“I have to take 20 pills a day just to stay alive,” Doyle explains in the video. “Every time I take my pain pill prescription there, they give me the runaround. They don’t have enough in stock or they need me to come back tomorrow because they can’t fill it today. Or something stupid. It’s always something and it’s always some stupid excuse.”

Federal and state prescribing guidelines – and those of insurers – specifically exempt cancer pain from restrictions on opioid medication.  But some cancer patients still get turned away at pharmacies. According to Doyle, the Rite Aid pharmacist told her he was worried about being fined or even losing his job if he filled her opioid prescription.   

Some of that caution is understandable. Rite Aid and other major pharmacy chains have recently been added as defendants in opioid lawsuits across the country. In the current climate of opioid hysteria, every step of the drug supply chain, from manufacturers to wholesalers to retailers is under scrutiny. Billions of dollars are at stake. Caught in the middle are pharmacists and patients like April Doyle.

“It’s not right. I’m not a criminal. I’m not a drug addict. I don’t even take them as often as my doctor says to take them. It’s not fair,” she said.

Astonished at Reaction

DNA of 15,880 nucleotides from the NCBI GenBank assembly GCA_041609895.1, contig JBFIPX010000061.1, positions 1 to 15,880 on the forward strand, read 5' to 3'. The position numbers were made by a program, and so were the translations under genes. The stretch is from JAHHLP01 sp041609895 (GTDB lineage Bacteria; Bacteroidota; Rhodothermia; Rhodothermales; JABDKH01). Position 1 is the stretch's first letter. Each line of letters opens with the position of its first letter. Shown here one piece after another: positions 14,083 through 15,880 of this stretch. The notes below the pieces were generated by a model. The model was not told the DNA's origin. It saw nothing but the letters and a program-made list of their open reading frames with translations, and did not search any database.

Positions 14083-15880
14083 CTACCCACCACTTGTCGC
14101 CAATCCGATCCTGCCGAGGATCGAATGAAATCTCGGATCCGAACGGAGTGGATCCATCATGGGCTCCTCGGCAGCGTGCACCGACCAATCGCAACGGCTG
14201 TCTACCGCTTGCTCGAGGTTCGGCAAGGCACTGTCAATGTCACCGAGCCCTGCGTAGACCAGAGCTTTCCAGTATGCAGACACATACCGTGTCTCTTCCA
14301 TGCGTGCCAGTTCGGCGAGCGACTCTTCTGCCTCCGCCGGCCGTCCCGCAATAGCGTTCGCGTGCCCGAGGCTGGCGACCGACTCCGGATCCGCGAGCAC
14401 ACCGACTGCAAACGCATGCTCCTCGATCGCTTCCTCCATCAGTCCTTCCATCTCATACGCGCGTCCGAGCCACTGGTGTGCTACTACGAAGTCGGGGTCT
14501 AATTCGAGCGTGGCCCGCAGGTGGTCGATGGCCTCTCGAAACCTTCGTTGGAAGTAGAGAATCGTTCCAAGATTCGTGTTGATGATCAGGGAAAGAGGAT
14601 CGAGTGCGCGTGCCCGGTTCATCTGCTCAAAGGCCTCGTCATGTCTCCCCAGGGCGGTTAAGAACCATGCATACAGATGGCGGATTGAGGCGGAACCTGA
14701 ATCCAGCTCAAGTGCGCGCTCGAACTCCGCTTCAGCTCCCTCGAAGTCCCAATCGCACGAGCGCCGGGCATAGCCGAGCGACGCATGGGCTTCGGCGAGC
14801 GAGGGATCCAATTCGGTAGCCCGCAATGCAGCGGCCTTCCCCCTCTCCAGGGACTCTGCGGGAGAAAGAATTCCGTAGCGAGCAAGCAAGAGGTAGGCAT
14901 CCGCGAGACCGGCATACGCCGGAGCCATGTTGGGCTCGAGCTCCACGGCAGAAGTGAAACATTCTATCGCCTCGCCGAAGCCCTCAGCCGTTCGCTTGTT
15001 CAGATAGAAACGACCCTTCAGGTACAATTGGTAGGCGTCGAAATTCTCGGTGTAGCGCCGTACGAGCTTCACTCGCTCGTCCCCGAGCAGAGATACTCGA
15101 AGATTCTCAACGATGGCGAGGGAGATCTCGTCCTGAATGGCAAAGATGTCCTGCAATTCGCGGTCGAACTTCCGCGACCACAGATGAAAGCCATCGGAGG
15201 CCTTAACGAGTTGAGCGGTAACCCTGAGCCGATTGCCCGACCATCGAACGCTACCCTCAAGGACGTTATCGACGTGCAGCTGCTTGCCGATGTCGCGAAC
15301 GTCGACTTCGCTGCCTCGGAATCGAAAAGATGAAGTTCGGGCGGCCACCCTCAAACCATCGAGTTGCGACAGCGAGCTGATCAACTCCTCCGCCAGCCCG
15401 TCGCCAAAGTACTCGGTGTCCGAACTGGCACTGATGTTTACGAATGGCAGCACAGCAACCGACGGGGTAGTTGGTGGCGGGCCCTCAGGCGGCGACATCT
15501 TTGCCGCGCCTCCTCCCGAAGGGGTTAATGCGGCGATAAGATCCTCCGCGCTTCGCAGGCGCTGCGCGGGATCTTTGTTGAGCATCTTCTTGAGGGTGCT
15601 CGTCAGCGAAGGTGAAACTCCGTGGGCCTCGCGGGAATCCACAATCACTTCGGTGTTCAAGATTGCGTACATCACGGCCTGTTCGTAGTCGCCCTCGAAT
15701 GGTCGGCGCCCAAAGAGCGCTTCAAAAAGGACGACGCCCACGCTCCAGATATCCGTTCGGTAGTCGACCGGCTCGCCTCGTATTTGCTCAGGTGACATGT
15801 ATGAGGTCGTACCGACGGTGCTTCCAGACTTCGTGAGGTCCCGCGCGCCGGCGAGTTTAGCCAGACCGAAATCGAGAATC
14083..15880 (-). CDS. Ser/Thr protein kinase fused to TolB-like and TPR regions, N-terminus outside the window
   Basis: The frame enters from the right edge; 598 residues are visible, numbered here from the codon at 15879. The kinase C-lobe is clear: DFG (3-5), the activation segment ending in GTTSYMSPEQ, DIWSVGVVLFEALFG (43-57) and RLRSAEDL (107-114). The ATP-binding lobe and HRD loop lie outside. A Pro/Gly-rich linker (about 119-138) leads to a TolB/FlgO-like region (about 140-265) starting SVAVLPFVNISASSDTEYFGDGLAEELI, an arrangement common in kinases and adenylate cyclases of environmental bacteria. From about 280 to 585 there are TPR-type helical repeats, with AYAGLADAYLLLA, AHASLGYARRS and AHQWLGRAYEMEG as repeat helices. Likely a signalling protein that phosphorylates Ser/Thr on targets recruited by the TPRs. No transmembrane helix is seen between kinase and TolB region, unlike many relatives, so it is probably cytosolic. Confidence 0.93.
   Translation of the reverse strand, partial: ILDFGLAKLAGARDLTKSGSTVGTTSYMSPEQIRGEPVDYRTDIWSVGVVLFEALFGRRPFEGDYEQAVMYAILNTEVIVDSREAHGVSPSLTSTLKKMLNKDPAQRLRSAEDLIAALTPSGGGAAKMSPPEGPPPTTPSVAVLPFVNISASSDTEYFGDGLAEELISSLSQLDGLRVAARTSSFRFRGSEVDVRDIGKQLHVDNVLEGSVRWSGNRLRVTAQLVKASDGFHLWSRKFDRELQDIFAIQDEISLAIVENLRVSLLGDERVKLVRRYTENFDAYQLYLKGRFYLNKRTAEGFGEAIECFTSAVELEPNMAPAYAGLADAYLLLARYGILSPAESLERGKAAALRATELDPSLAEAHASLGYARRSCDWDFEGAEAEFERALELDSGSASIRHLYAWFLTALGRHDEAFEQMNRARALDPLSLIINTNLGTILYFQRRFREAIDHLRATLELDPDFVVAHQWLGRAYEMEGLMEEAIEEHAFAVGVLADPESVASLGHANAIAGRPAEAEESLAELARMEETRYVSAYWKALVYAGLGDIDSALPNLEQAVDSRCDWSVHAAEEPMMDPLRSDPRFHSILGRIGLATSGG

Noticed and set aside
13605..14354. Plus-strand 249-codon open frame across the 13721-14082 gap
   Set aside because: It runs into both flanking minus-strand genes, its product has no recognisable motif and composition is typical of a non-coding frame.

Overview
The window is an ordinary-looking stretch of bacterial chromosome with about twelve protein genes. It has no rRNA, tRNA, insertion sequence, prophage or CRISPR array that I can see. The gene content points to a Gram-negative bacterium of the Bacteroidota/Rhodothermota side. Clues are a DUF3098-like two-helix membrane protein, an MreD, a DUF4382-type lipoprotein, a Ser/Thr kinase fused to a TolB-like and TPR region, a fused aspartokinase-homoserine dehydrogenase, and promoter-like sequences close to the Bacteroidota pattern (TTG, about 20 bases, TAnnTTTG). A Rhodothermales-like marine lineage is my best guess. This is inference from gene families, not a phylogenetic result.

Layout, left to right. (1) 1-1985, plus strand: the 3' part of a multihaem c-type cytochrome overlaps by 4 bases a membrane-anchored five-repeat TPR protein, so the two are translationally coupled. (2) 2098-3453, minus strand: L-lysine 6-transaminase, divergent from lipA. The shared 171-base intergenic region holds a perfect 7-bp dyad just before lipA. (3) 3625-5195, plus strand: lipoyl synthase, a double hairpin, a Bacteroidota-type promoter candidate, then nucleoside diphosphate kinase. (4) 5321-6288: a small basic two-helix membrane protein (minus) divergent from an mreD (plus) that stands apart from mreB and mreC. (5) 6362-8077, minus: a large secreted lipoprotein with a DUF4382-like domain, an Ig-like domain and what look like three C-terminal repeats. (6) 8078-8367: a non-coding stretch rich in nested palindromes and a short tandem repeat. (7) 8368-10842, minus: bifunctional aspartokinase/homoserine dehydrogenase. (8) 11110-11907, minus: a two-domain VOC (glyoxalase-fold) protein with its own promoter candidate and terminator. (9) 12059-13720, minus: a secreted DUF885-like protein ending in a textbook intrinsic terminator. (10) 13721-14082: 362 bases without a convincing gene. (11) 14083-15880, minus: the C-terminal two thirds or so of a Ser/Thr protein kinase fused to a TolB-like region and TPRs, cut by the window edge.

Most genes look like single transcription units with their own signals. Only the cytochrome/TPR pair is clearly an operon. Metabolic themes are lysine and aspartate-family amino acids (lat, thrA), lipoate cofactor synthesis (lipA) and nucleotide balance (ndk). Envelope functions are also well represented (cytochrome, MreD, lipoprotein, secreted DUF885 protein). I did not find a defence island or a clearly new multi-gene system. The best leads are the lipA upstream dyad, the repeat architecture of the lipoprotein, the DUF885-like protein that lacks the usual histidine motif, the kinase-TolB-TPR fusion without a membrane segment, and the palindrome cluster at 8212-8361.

Doyle has been shocked at the response her video has gotten from the pain community. And surprised at how common her story is. Hundred of people left comments on Doyle’s Facebook page after watching her video.

“Stop giving your money to Rite Aid! You deserve dignity and great customer service,” one supporter wrote. “This whole opioid epidemic is making it impossible for those who medically need the meds. We all have our own story to share. This has to stop!”

“It’s hard to be sick and have people who don’t understand what you’re going through judge you,” said another supporter. “I hope you can find a pharmacy that will treat you with dignity and the compassion you deserve.”

“I know this oh too well trying to get my mom’s scripts filled when she was battling cancer running from store to store feeling and looking like a junkie. It was the most horrible part of it all!”  said another.

 “It’s astonishing the reaction it has gotten. I had no idea this was so common. It’s actually kind of sad how common it is,” Doyle told PNN. “It really struck a nerve with what’s apparently a big problem. I’m just dumbfounded by it.”

A Rite Aid spokesman said he could not comment on Doyle’s case.

“At Rite Aid, we are committed to providing high-quality care to all of our customers and patients. Rite Aid is not able to provide additional detail due to patient privacy,” Chris Savarese, Rite Aid Director of Public Relations said in an email.

Although the company has apologized to Doyle, she does not intend to go back to her neighborhood Rite Aid.